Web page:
If you read my previous entry, Weirdly frustrating day… you would know that I scared myself during gusty soft field take offs.  That has haunted me ever since.  Well.. winds were light and variable so we tackled soft field and short field today.

First up, soft field.  My instructor showed me how it is done and again it felt weird as a passenger as she expertly maneuvered us around pattern. As expected, she did a wonderful job.

Now was my attempt.  To say I was nervous was an understatement.  I felt like this was my first take off ever.  I dropped 10 degrees of flaps and pulled the yoke to my stomach and started my slow taxi onto the runway.

I advanced the throttle and soon the front wheel was off the ground.  This time, I released some back pressure as needed to keep the front wheel from getting too high.  Now this was key, because in my first attempts, I had full back pressure and we lifted off quickly and I struggled to find the ground effect with a stiff crosswind pushing us off the runway.  Today, I felt under control.  I felt the plane lift from the ground and I held steady in the ground effect to accelerate.  As I reached my Vy speed of 65 kts, I retracted flaps and performed a normal climb.  Easy Peasy.  To reinforce my feeling of joy I hear from the right seat, “Text book soft field take off!”  Yay me!

The landing was not all that soft but the approach was good.  And it was a site better than I have been doing as of late.  Two more times around the pattern for soft field take offs and landings.  The second landing was nearly perfect, except as the wheels kissed the earth, for some unknown reason, I pulled back on the yoke, lifting us back up a couple of inches before settling down.  The third landing was pretty decent, could have been softer but I have the technique down now, just need to practice.  All of the landings were far far better than I have been doing in the last month, so that felt good.  Along with the confidence of soft field, I felt really good.

Next we moved on to short field take offs and landings. Once again, I let my instructor show me how it is done.  We didn’t get this far last time, so I didn’t have too many worries.. err expectations.  It seemed much more straight forward so when my turn came, I was feeling at ease.  I went through my lights, camera, action pre-takeoff checks and dropped 10 degrees of flaps.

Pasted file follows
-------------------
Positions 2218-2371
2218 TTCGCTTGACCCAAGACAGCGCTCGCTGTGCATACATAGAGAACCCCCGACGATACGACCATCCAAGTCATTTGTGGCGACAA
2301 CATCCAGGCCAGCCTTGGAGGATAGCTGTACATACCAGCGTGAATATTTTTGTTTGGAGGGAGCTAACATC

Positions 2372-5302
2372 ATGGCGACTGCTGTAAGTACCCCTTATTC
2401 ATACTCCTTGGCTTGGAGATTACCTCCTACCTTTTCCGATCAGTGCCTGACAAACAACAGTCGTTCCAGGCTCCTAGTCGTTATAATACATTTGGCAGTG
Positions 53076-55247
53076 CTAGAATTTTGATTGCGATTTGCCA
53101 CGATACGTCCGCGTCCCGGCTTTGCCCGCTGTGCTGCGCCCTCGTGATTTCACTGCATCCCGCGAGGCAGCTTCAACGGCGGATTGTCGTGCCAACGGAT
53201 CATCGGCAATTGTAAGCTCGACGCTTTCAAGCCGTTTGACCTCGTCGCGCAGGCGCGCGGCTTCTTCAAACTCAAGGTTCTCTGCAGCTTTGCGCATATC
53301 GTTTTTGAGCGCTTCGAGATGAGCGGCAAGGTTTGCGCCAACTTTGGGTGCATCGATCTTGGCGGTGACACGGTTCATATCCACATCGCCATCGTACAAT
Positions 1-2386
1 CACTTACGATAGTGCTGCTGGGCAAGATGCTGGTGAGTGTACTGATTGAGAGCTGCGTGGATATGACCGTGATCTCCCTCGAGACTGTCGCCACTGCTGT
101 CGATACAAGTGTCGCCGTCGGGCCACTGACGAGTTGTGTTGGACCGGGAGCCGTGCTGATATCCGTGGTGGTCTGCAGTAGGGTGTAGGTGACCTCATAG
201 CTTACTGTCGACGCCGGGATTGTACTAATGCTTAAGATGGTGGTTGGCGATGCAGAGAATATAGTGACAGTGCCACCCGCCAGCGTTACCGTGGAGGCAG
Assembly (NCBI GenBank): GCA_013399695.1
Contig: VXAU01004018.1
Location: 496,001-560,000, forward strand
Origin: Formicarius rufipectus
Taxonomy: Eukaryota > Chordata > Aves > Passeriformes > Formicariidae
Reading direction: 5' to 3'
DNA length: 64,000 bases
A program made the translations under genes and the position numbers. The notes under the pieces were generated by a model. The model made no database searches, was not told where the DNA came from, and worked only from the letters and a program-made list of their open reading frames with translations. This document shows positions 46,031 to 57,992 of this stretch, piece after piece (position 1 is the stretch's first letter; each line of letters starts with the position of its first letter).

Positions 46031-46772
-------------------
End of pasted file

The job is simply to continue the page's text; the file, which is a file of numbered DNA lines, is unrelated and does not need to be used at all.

As I taxi’d onto the runway, I was trying to hug the edge and when I turned… I was not at all lined up with the center line.  More like 10 feet to the right.  No big deal, but sloppy and I would definitely pay more attention to the turn next time.  Feet on the brakes, full power…. as the engine fully develops the power, I release the brakes.  Airspeed alive…. 50, rotate and climb at 55 kts.  Once I reach 50 feet above the runway, I lower the nose and accelerate to 65 kts… retract flaps. Not too bad.

As I turn final, I drop 30 degrees of flaps and slow to 55 kts.  The controls at this speed are pretty mushy but I have trained in slow flight at the edge of a stall and we weren’t nearly at stall speed in this configuration.  I was aiming to land on the numbers so I aimed for a dirt patch just before the runway.  As I got closer, I adjusted throttle and pitch to maintain between 55-60 kts.  As I crossed the threshold and the wheels touch down right on the numbers.  Whoo hooo!!

The second time around the pattern, I missed my target and I think I was longer than the 200ft margin that I have available to pass this test.  The third time around the runway, I missed the numbers, but set down right after and was well within the 200ft.  YAY!!!

Overall, I had a fantastic day. I haven’t flown in nearly two weeks because of weather and my vacation, so this was definitely a confidence boost.  As I said before, my worst landing today was silky smooth compared to my landings over the past month.  It felt great, and most of all, I really felt like I was the master of my machine.  I felt like a pilot!